I share your doubts. Far too many officials treat vital parts of the process (e.g. provision of sufficient machines, use of the correct ballot for each precinct, actually conducting hand recounts when the law calls for them, truly random selection of precincts for such counts, etc.) as optional inconveniences. But we're not going to change that culture. Instead, we have to create a voting platform that works securely despite it.

    In general, for the security/integrity issues, I like the idea of harnessing the aminosity and distrust that political parties have for each other in verifying the integrity of software and the election results.

    Agreed! That's part and parcel of our public-comment and open-source model.

    Specifically, Ron I dislike the idea of OVC going into the election system business. It leaves us wide open to the charge that we're not truely neutral and that we have a vested interest in promoting our own system. I'll admit that many of your concerns are valid and could be solved by having OVC or an affiliate make and market a system. None the less, I'm uncomfortable with the idea.

    We'll be charged with that, and with other villainous intentions and acts, no matter what we do. The very fact that we're writing software implies that we have a vested interest in someone using it. That we hold events primarily in the Bay Area will, by some, be used to imply that we are not to be trusted. That our project is open-source will be misunderstood by many, and vilified by others. All significant public-benefit entities routinely are subjected to similar criticisms, most of which are unfounded and many of which are even recklessly defamatory. It comes with the territory.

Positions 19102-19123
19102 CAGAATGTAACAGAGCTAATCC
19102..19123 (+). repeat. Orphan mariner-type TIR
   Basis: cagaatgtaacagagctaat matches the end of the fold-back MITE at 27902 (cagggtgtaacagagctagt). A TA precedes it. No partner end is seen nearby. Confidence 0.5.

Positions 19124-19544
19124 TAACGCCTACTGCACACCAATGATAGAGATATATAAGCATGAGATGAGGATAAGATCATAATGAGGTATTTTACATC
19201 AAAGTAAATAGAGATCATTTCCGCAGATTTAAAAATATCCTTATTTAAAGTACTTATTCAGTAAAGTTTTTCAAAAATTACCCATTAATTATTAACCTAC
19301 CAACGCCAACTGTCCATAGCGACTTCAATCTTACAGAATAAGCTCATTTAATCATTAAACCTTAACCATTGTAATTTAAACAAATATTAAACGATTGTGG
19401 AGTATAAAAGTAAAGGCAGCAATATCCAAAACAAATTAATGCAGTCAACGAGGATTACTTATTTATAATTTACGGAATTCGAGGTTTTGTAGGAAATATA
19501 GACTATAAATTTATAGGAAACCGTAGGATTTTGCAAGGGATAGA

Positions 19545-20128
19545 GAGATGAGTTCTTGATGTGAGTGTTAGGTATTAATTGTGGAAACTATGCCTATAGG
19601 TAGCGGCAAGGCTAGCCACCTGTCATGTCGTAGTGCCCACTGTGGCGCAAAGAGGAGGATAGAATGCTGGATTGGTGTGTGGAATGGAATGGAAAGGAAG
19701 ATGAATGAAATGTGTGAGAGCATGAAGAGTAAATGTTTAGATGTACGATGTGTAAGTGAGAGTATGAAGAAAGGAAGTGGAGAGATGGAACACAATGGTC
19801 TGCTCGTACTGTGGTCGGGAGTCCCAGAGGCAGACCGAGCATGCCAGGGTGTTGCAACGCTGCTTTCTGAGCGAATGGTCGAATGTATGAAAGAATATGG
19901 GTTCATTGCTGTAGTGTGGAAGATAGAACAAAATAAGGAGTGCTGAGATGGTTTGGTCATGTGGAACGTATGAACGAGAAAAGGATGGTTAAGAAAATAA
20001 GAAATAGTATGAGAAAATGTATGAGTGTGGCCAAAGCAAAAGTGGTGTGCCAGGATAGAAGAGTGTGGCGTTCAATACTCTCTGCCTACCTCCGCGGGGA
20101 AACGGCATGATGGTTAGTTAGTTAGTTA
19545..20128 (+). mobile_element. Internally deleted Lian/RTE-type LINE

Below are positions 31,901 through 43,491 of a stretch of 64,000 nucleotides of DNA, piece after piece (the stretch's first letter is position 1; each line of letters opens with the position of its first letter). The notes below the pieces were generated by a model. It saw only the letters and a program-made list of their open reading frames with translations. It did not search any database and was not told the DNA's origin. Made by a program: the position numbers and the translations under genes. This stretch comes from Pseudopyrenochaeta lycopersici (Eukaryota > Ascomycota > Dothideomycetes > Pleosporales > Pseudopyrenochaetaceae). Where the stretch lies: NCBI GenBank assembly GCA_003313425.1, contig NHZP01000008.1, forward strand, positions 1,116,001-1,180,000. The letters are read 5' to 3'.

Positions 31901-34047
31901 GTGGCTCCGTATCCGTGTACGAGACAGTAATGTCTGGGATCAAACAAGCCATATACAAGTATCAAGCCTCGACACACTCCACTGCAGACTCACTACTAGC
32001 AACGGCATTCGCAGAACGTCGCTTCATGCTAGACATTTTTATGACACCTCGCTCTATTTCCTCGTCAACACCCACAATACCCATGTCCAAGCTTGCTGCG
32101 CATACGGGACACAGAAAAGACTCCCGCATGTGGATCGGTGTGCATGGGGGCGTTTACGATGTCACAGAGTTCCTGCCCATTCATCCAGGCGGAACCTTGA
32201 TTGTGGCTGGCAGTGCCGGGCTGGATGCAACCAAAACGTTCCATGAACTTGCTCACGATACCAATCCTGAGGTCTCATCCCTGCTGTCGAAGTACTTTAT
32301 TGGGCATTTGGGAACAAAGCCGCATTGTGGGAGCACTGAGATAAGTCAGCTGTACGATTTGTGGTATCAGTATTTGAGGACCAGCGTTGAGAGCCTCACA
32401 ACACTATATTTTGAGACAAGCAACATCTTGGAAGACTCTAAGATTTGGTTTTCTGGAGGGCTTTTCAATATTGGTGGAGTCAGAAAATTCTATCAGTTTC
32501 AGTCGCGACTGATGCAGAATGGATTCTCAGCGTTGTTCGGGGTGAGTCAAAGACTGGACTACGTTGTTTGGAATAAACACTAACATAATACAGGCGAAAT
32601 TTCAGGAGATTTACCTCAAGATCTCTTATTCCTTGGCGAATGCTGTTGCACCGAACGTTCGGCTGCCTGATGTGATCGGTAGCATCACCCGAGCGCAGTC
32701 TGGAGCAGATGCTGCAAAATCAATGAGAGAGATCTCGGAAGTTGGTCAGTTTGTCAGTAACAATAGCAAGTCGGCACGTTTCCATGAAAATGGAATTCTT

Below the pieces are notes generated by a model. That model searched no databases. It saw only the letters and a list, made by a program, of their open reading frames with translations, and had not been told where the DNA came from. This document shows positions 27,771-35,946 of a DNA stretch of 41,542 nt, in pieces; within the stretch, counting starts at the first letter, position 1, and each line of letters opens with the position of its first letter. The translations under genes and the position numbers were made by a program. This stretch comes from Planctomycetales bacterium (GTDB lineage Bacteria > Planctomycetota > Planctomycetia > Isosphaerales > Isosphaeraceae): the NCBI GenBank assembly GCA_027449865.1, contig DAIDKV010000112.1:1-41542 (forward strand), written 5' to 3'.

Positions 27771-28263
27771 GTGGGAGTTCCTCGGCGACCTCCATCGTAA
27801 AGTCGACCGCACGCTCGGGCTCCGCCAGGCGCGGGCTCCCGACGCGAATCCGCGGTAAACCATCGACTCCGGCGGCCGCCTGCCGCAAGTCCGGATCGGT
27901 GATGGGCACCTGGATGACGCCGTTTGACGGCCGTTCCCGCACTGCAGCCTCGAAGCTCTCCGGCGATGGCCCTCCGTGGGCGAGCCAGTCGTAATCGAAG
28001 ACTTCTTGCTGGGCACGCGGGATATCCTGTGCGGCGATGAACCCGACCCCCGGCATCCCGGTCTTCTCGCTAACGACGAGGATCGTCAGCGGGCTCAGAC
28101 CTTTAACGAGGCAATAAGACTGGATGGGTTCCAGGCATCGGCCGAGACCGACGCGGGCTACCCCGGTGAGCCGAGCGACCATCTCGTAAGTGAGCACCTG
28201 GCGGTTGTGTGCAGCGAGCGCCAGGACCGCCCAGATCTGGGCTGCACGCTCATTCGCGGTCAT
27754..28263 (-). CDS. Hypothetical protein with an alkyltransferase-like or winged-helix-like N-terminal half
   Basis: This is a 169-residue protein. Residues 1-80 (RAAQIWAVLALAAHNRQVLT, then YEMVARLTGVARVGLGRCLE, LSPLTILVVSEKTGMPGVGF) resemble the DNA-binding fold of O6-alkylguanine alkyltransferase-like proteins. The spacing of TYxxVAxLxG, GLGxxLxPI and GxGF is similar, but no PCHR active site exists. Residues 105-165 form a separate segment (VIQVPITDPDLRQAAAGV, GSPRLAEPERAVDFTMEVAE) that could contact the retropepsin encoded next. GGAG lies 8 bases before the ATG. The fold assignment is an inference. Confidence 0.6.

But as for become a vendor, we're betting the entire project on someone using our software to do so, or upon some existing vendor adopting it. I give the second "Fat chance!" odds [1], so it's got to be the first. Yet who, when the rubber meets the road, will enter the market with our software? The market for elections systems is fixed and of limited size. With recent scrutiny, the requirements and red tape are much thicker than they once were. Many jurisdictions recently have purchased systems, and are unlikely to replace them; many more will purchase them before a platform based upon our software makes it to market. Basically the profits are limited, which limits the financial incentive to enter the market. What other incentives, then, are there? Only two come to mind: the incentive to cheat, and the incentive to do good. A vendor motivated by the former will be recalcitrant about conducting and incorporating comments from public review [2], and probably will use the hardware-based cheating techniques I've recently described to make such review meaningless anyway. A vendor motivated by the latter well, that's us or, at least, that's us with good financing.